Let’s be honest … despite being told by teachers and lecturers not to use Wikipedia as it is not a credible source of information, I think most of us have found it to be an extremely useful site full of way more accurate information than we are led to believe. Personally, I think it is one of the best websites to use for background information, or for first-stage research into a particular topic. For example, my research is focused on fluorescence spectroscopy. The Wikipedia page for this topic is quite a short read, but by the end of it you should have quite a clear understanding of what fluorescence spectroscopy is. So, Wikipedia is a great place to begin!

The opening paragraph of most Wikipedia pages is very concise, allowing you to find information very quickly and easily. I have found this to be particularly useful when coming across terms in academic papers that I am not familiar with. Wikipedia allows me to gain an understanding of the term, giving me more information than a dictionary would, but without consuming huge amounts of my time.

However, considering that Wikipedia can be edited by just about anyone, it is of course always wise to check references to see where the information has been sourced from and if it is reputable.


Out of all the image sharing sites out there, I think Instagram is a personal favourite. This is most likely due to the fact that I have had a personal Instagram account for years, so I am very familiar with the platform.

Since starting my PhD, I have followed many PhD related accounts. These range from individual student’s accounts who are sharing their PhD journey through images, to accounts that share tips and advice for research. I find these pages to be particularly helpful when I’m feeling a bit worried or down about my research. Everyone’s going to struggle with writing from time to time or feel like they haven’t done enough reading, and these pages make me realise that everyone’s in the same boat, as well as being very motivational.

Following other students on Instagram has definitely inspired to set up my own professional account to share my PhD journey. However, considering that I am pretty much just working on my literature review at the moment, I think I’ll save this for a bit later down the line when I start doing some field/lab work etc. Otherwise, it will just be picture after picture of me reading academic papers or procrastinating from writing, which I don’t think will inspire many people!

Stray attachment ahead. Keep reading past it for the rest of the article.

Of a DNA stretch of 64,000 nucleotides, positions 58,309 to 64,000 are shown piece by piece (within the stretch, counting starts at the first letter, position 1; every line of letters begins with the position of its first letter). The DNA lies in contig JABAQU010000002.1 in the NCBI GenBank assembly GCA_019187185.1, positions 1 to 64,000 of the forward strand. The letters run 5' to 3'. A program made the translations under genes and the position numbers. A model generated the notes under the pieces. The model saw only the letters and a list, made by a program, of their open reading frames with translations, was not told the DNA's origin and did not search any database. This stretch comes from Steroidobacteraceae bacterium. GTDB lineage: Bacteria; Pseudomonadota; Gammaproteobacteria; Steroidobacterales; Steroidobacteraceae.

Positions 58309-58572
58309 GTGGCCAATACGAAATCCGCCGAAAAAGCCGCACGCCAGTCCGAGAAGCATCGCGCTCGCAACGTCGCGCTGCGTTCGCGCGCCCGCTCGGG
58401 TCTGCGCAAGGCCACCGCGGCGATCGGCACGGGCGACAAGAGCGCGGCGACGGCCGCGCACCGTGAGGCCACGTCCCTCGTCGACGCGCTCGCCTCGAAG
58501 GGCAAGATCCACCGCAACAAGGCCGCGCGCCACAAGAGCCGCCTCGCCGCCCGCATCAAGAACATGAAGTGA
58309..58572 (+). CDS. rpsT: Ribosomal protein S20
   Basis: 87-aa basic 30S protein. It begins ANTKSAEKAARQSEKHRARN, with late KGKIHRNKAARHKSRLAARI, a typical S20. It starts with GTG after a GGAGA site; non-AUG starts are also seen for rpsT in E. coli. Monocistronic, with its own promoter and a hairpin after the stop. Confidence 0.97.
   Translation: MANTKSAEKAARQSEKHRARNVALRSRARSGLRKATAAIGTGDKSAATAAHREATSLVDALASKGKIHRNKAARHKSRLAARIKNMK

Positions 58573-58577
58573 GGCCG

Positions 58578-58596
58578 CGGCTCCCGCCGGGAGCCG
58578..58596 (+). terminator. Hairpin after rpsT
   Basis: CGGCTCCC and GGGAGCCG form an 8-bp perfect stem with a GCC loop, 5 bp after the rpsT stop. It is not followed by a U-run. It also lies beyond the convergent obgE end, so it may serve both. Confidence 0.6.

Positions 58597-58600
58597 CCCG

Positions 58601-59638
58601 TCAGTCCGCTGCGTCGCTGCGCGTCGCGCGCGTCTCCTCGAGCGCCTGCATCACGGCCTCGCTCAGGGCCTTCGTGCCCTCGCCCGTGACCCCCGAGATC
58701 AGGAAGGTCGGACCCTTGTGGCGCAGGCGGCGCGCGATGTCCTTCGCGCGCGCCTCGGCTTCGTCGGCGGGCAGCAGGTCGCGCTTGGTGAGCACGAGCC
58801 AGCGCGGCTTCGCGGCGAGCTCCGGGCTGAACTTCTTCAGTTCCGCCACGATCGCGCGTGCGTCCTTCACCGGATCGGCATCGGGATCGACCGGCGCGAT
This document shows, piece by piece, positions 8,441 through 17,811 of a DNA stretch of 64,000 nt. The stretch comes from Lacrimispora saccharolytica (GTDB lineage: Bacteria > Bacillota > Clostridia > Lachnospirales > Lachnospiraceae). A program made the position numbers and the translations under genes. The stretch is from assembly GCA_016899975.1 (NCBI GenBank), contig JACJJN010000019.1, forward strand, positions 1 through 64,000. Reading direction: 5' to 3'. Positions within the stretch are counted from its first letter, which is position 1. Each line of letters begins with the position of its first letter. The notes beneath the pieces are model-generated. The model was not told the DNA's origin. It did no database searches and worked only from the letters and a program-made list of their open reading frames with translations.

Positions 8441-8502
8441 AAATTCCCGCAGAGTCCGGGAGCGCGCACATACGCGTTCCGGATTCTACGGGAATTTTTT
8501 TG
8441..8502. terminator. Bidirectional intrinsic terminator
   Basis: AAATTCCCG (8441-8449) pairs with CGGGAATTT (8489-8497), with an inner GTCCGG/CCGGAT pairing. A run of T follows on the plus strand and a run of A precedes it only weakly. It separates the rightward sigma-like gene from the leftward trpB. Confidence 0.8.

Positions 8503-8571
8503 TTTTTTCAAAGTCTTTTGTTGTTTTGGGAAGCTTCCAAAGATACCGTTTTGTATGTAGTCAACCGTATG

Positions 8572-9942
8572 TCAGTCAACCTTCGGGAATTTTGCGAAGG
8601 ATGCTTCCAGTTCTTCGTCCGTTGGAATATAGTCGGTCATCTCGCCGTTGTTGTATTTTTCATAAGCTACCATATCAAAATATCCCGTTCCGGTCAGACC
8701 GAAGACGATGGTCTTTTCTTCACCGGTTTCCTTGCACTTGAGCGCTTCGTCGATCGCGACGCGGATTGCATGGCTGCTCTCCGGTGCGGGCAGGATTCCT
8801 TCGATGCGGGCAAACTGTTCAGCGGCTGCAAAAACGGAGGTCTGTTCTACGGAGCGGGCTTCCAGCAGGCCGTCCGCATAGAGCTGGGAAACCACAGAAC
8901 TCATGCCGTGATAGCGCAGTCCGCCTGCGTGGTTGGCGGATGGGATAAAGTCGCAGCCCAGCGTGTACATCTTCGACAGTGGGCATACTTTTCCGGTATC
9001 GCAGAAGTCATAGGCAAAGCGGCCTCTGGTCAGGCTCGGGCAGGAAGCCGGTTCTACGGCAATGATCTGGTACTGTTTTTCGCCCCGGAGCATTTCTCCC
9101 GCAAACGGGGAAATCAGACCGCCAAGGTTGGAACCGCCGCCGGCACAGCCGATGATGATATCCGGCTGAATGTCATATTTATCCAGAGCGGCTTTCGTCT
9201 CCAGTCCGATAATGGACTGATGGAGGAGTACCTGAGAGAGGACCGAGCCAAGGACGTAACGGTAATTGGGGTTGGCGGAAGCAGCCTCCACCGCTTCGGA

When it comes to other image sharing sites like Flickr and Pinterest, I haven’t really had much experience. I may have a look on these sites from time to time for a bit of inspiration but I don’t think I’ll be setting up my own account. Consistently sharing and looking for images on more than one site will probably end up consuming too much of my time, so I think I’ll stick solely to Instagram for now at least.


Presentations can be a great way to absorb a lot of information very quickly, or to share your research with others in a clear and concise manner. I might find a good presentation on sites like SlideShare from time to time that will help me understand some concepts that I am having difficulty grasping, but as a PhD student, I find presentations on university/research centre websites to be much more useful. I find that these sites have presentations (e.g. university lectures) that are better suited to a higher level of study, and also have presentations on research that may be relevant to my field.

Podcasts are something that I have tried to listen to in the past, but have never really gotten into. I don’t tend to find podcasts very informative, and by the end feel as though I’ve spent an hour consuming about 5 minutes worth of information. However, many people love and recommend them so perhaps I’ll give them another go. They could potentially be great things to listen to in ‘dead’ time, while waiting for the bus for example.

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